The Museum of Contemporary Art (MOCA) Cleveland is finally set to open its new building in the Uptown neighborhood of University Circle, starting with a few events this weekend and the first official admission of the public this coming Monday.
Beginning with the HEX party on the evening of Saturday, Oct. 6 — which is being billed as a spellbinding, three-tiered VIP event — MOCA members will then be invited to check out the new digs from noon to 5 p.m. on Sunday, Oct. 7. The opening ceremonies then culminate with Free Public Day on Monday, Oct. 8, where admission will be free to all visitors from 1-6 p.m.
The museum looked very near full completion at a media tour this past Monday, with only minor things such as sweeping the floors, finishing up the entrances and getting a few things put away left to be done.
The initial exhibit, Inside Out and From the Ground Up, was largely in place on the museums fourth floor, including an incredible Henrique Oliveira creation that appears as if it’s tearing down a connected wall, while also allowing you to glance inside its structure.
|Piece by artist Henrique Oliveira|
The paintings by Jacqueline Humphries were impressive as well, their location just opposite the windows on the museum’s top floor allowing for striking interaction between the natural light and metallic, shiny composition of the pieces.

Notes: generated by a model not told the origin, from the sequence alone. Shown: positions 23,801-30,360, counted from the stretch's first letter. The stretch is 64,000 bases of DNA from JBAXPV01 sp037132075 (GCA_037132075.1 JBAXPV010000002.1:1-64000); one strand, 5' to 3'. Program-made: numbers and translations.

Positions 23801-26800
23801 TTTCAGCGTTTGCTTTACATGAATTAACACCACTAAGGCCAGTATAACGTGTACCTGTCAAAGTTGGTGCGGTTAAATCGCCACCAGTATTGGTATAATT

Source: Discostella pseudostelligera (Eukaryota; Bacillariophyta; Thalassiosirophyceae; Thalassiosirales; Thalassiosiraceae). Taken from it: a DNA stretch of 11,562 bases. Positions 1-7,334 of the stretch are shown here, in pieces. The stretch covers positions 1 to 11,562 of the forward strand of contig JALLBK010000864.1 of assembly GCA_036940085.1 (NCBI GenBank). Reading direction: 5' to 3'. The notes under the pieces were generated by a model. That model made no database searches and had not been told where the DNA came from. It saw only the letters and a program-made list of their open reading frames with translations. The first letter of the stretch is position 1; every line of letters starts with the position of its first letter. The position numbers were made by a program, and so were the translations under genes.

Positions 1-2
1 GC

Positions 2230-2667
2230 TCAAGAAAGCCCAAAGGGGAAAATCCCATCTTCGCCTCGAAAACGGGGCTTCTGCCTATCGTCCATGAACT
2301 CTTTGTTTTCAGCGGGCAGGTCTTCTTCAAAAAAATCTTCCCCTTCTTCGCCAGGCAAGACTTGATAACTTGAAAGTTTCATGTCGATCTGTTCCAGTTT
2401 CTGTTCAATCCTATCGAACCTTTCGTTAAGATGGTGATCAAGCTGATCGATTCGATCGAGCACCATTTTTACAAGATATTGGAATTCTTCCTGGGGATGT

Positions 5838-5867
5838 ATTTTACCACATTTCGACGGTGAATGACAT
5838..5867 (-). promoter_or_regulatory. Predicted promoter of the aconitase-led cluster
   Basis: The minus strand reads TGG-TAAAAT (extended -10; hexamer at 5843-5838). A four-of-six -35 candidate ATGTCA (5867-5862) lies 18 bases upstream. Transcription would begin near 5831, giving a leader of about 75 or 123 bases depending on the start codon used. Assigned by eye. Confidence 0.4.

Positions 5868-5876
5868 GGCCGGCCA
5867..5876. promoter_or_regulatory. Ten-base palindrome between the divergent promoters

|Pieces by artist Jacqueline Humphries|
But ultimately, it is two aspects of the museum’s structure that figure to have people buzzing early on. The alternative/fire staircase (which the building was required to have) is actually built into and within the main staircase, giving it a hidden and confined quality. Enclosed all the way through, from top to bottom, the stairway and surrounding walls are painted a bright and vibrant yellow, giving you the feeling of navigating a winding maze inside of a giant lemon.
The building’s exterior, designed by architect Farshid Moussavi, is likely to illicit discussion as well. The smooth, reflective black glass of the exterior starts as hexagon at the base and expands towards the sky to a square roof. The veiled loading dock and blended entrances, not to mention it’s location at the corner of Euclid Avenue and Mayfield Road leaving it exposed on all sides, gives the structure what executive director Jill Snyder describes as a “James Bond, seamless quality.”
|The new MOCA building|
For an in-depth, behind-the-scenes look at everything the museum has to offer, be sure to pick up our October Best of Cleveland issue containing our MOCA feature package, or check out the piece online. Those involved are hoping the sleek and contemporary vibe of the building and neighborhood will help to attract visitors and reinvigorate the art scene. And if you’re going for cool, James Bond isn’t a bad place to start.